Banjaara comes home

Mohammed Irfan Ali wants to carve out a niche for himself

Mohammed Irfan Ali wants to carve out a niche for himself   | Photo Credit: 07dmc Irfan


Meet Mohammed Irfan Ali who is keen to take the melodic legacy of Mohammad Rafi forward

Mohammed Irfan is the new voice of melancholy in Hindi cinema. He was noticed with “Phir Mohabbat” ( Murder 2) but in 2014 Irfan is on song with back-to-back hits with “Baarish”, ( Yaariyan), “Dard Dilon Ke” ( The Expose) and of course “Banjaara” ( Ek Villain), whose craze is refusing to ebb. Not to forget, the unplugged version of “Muskurane Ki Wajah Tum Ho” ( Citylights), which is often credited to Arijit Singh, his “friend and rival”. Recently, his couple of songs in Kick have climbed the charts and with Singham Returns ready the Hyderabad boy finally feels at home in Bollywood. “I don’t have any sad story to offer. I just identify with light romantic numbers with a tinge of sadness,” says Irfan.

Despite excelling in reality shows, for a long time the engineer didn’t know how to break into the Bollywood matrix. “The stories of ‘you need to know somebody personally’ used to clog my mind. Here meeting with people doesn’t necessarily result in work and when it doesn’t you start doubting your talent. It was a tough phase and finally Mithoon offered me a couple of songs in Lamhaa. Unfortunately, the film failed and I was back to square one.”

On a visit to his teacher K. Ramachary’s, Little Musicians Academy in Hyderabad to attend the convocation he happened to sing in front of S. P. Balasubrahmanyam who put in a word for him with A.R. Rahman. “I sang the same song that I sung at the time I passed out from the school. By chance Balasubramanyam, the mentor of the Academy was present during that event as well. He admitted that he was moved by my voice back then as well and promised to do something for me.” Rahman made him sing “Behne De” for Raavan but Irfan says again the film failure ensured that the song could not travel far.

However, Mithoon didn’t forget him when his stars started shining. “He called me for “Phir Mohabbat Karne Chala Hai Tu” because the emotion of the song suited my voice and the collaboration continued.” Irfan says he had recorded a scratch version of the song and had almost forgotten about it when one day he got a call from Mithoon that the Bhatts have liked it and want to use it in Murder 2.

Recording scratch versions has become a trend in Bollywood but Irfan says it doesn’t necessarily affect the quality because the composer tells you the situation and re-records it when a maker gives him that kind of situation. “However, the rest of the songs that I have sung are according to the exact brief.” In the “Banjaara” song there is a slight accent – he ends words like ghar with an extra emphasis on ‘r’ – but Irfan says there was no direction from Mithoon to that effect and it was his own creation and that it has worked. On the sudden rise of Mithoon’s brand of music, Irfan says Mithoon is old school when it comes to compositions but knows how to package them for the young generation so much so that sometimes the songs are more effective than the film.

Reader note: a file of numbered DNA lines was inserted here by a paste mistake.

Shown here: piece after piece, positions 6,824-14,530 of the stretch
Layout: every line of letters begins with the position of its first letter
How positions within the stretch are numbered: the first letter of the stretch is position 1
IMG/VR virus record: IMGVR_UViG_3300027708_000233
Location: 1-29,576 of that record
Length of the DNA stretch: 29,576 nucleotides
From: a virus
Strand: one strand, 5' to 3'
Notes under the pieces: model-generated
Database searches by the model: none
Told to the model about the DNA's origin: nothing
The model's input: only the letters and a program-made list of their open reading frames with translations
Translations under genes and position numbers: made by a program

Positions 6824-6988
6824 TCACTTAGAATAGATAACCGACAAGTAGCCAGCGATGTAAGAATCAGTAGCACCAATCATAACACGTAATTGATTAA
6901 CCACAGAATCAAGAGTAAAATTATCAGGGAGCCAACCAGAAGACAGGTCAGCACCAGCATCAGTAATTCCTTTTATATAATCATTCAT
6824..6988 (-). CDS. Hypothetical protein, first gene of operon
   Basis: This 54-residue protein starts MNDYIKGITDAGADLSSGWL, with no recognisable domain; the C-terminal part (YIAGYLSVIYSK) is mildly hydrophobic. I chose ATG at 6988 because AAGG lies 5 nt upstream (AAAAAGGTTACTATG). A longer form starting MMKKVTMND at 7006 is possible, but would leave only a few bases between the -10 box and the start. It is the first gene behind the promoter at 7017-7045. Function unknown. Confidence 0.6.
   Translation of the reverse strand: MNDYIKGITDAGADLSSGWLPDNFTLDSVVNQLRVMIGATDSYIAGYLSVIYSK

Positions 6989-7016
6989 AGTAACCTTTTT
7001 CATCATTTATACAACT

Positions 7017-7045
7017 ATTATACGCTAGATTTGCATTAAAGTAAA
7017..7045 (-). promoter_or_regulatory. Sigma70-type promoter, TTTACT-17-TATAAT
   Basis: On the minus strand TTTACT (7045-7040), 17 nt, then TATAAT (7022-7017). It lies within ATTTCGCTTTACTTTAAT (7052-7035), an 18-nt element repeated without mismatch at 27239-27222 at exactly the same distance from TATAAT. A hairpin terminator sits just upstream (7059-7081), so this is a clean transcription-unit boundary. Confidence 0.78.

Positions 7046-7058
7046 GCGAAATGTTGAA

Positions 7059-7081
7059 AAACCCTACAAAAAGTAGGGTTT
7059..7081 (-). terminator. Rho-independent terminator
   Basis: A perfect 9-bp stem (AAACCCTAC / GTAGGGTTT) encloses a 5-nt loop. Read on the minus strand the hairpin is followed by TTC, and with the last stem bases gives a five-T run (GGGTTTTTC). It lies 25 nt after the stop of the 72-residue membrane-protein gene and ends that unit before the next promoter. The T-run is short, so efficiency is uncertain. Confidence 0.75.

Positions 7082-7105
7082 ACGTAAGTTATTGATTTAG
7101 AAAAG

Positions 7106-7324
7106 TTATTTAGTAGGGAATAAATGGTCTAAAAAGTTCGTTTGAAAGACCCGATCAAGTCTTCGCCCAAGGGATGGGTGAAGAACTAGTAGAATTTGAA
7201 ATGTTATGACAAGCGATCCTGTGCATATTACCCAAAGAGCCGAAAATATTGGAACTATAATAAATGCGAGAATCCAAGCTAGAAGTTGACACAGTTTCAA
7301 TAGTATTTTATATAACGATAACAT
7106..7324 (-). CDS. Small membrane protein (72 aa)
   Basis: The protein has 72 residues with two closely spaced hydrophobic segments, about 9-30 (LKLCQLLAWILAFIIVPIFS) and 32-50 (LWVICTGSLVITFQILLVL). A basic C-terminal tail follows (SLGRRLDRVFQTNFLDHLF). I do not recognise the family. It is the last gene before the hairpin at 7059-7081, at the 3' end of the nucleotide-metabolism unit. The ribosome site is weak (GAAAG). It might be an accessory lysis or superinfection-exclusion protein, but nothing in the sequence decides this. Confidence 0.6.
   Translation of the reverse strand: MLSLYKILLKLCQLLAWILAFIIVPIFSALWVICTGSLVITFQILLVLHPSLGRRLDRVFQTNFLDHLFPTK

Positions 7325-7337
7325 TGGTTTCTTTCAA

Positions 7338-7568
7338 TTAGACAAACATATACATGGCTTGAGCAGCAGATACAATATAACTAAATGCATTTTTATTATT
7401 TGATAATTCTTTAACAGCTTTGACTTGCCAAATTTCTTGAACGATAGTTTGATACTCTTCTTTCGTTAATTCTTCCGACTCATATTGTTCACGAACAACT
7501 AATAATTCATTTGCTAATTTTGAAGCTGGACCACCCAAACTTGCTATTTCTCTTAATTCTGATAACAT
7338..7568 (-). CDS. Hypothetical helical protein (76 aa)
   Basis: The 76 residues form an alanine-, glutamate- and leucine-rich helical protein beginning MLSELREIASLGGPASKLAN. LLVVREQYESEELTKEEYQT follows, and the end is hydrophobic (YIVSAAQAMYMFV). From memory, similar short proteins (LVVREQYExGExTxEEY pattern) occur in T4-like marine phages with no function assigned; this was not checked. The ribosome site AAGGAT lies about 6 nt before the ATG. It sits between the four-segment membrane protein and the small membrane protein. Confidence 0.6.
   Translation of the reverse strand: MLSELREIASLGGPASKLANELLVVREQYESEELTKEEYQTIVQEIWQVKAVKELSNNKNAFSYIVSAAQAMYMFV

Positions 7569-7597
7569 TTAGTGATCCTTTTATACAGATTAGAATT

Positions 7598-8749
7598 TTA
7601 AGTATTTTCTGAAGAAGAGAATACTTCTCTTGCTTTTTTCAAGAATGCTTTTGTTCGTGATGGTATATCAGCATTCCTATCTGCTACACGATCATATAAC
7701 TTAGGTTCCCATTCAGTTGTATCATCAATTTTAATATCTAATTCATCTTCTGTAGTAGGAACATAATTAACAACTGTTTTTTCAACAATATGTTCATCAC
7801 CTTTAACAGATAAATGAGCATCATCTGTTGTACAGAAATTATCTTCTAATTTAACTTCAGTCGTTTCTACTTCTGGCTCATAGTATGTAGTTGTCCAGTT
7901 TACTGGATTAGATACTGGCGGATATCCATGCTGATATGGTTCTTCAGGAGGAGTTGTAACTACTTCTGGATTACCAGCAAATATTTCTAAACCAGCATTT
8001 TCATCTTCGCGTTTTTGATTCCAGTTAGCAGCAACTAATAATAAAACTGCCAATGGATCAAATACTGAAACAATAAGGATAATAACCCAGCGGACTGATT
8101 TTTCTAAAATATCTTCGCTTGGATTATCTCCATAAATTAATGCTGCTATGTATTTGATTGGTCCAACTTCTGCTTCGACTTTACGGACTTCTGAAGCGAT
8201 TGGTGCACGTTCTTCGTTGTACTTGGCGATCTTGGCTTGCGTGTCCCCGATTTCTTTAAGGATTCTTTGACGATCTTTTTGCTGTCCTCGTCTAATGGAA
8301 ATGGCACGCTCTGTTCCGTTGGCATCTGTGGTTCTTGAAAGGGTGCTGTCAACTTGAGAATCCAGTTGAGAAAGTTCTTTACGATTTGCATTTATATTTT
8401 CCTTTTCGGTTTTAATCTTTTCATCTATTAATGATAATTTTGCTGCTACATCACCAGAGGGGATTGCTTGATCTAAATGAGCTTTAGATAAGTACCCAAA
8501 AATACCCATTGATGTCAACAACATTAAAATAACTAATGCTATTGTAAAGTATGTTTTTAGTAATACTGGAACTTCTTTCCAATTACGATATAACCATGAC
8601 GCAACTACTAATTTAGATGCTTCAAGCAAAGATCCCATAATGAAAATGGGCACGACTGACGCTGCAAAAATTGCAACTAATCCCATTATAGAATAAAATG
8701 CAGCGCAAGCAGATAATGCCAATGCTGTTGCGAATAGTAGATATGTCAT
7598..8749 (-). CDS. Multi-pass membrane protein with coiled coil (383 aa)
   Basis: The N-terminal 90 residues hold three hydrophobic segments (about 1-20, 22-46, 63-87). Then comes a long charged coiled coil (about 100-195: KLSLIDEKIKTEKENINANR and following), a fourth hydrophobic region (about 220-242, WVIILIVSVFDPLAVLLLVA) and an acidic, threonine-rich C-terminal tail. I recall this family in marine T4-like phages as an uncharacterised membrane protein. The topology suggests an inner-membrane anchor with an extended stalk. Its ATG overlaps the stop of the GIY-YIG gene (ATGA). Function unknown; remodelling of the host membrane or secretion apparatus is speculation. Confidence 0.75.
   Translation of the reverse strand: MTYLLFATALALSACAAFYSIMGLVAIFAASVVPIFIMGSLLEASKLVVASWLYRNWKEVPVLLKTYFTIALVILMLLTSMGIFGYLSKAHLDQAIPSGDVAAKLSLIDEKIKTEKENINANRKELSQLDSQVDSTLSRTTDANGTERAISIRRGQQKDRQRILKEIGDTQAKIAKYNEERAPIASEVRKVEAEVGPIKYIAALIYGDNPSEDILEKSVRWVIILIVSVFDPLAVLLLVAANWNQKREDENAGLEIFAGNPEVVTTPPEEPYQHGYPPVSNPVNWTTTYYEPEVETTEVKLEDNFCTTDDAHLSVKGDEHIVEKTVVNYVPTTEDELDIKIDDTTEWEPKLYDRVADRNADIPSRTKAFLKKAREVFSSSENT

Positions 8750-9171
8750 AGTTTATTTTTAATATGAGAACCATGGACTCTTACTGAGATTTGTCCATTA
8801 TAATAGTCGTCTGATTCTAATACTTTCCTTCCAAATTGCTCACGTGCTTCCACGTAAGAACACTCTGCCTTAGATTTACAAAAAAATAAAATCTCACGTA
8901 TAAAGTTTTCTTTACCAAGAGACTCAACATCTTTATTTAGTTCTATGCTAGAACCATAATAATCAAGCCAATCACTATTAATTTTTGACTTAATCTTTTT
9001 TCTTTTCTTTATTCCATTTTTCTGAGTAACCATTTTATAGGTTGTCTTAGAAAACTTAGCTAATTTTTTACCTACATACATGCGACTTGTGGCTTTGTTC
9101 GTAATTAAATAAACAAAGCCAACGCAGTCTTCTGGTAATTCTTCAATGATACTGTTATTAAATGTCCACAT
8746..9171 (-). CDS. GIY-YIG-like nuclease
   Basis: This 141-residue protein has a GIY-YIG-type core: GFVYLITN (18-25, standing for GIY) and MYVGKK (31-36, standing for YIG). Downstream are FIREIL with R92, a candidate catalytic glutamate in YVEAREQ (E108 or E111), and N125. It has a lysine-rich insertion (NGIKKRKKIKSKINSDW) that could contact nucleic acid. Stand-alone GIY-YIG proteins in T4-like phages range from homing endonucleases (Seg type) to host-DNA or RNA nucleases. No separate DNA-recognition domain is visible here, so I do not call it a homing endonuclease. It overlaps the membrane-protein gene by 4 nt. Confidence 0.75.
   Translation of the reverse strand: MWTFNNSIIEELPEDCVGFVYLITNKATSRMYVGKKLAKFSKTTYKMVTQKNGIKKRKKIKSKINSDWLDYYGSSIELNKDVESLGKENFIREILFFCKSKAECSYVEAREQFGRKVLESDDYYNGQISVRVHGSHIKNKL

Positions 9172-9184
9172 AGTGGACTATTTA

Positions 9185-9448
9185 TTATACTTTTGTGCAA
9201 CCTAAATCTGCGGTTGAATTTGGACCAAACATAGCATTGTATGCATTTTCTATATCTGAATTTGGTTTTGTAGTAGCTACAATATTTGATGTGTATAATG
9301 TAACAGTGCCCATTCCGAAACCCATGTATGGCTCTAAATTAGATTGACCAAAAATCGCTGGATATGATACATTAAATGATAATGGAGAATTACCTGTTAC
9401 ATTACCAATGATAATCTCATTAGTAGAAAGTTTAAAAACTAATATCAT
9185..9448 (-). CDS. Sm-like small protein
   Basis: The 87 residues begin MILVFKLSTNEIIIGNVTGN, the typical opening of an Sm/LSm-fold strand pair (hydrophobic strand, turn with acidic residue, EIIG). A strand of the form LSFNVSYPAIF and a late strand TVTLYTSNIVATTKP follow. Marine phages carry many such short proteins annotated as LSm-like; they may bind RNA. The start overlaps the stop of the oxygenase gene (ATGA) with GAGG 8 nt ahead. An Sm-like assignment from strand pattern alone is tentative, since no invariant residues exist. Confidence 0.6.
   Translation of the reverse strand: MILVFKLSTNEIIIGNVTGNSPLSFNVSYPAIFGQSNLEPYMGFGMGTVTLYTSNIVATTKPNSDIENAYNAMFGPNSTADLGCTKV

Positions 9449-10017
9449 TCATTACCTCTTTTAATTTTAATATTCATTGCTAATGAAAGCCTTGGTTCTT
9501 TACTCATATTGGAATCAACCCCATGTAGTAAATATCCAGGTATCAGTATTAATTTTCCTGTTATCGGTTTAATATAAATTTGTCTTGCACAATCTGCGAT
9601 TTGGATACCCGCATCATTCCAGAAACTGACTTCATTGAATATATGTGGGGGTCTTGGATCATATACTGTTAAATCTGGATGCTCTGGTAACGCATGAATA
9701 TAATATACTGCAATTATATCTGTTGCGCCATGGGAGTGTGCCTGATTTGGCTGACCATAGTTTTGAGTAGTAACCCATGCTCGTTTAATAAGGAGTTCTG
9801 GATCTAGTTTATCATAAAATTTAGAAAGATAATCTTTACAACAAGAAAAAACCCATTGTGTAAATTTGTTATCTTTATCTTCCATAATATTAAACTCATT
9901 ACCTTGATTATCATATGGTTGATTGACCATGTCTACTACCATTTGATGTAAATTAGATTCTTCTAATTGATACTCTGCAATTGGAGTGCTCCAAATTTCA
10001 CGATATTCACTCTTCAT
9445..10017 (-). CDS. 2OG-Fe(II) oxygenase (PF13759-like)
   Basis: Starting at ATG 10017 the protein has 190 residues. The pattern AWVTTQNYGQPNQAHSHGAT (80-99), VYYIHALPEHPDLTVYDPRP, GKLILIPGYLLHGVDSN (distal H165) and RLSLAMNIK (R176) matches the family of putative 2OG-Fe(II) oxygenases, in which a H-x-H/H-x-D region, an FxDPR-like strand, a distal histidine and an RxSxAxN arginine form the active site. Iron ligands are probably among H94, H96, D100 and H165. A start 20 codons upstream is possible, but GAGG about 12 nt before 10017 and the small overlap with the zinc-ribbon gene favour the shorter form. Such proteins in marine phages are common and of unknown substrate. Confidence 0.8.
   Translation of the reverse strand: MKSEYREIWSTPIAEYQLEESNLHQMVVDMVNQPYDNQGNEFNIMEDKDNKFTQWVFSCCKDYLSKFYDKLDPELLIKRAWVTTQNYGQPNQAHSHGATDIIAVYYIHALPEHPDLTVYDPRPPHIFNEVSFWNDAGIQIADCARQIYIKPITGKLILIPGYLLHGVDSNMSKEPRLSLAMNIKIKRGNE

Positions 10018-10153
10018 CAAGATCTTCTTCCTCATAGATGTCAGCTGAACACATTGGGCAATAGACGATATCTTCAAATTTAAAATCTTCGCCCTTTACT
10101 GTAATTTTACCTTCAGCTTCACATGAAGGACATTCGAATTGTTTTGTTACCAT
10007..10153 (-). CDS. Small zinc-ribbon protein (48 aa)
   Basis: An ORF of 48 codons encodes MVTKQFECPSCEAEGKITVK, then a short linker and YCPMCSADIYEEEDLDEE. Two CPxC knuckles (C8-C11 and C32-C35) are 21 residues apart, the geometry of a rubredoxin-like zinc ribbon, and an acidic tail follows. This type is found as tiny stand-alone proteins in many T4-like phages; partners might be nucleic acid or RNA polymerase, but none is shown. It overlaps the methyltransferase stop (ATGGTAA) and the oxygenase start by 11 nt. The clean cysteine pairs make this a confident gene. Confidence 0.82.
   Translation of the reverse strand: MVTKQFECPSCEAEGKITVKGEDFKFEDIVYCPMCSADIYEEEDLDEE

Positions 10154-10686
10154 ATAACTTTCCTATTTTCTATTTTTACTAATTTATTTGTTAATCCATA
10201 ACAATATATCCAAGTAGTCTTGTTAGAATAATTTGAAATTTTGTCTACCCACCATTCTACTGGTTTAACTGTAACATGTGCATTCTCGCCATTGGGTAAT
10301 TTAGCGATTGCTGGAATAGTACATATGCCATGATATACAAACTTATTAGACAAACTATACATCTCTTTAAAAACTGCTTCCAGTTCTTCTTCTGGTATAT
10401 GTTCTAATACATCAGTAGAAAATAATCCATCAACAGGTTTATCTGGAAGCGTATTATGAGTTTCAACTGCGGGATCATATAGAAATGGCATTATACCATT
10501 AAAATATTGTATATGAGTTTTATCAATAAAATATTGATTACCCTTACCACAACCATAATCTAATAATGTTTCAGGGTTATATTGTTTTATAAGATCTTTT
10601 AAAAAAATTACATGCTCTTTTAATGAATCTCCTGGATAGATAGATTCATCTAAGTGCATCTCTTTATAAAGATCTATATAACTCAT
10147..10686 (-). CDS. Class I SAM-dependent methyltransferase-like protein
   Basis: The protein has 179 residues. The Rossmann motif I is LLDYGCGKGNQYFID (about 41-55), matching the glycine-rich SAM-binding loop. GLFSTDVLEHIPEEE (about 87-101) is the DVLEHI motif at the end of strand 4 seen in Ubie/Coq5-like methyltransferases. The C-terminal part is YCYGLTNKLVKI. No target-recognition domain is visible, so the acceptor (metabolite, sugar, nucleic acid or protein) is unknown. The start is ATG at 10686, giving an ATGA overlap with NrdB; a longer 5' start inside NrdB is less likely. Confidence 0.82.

If Rafi is his icon, Irfan has keenly followed K.K.’s repertoire and wants to follow his style without copying him. “As a young boy I was moved by the pain that he generates in his voice. Perhaps, that’s why I picked his songs like “Tadap Tadap” ( Hum Dil De Chuke Sanam) during my stint in reality shows,” he admits.

Sometime back the champions of reality shows were spurned by composers as copycats, not suitable for original stuff. “It depends from singer to singer. Once a reality show is over, the participants get a lot of stage shows. It is up to the singer whether he wants to take the safe route and keep singing cover versions or is ready to wait and work for the big opportunity. As I was trained only in light classical, I used the time to learn the nuances of Hindustani classical for four years and it is helping me now.”

Irfan says the technical support in the studio can provide you many things but it cannot develop the feel, the personal touch for the song. “That has to come from inside and that makes one singer different from the other,” he muses.

According to a point of view composers’ concern for variety in voices has emanated after some seasoned playback singers have taken a stand on the issue of royalty which is contrary to the interests of music companies. “I think it has something to do with the public’s demand. And it is good that the industry is no longer dominated by two-three singers and it is not exactly new otherwise Balasubramanyam sir would have been singing for Salman till date. Yes, the period of this cycle has shortened from say 10 to two-three years,” counters Irfan.

Remind him that this shortened period of fame is going to affect him as well and Irfan says, “I am ready for the competition. My struggle has taught me that nobody can take away the songs destined for me.”

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Printable version | Dec 14, 2019 4:51:07 AM |

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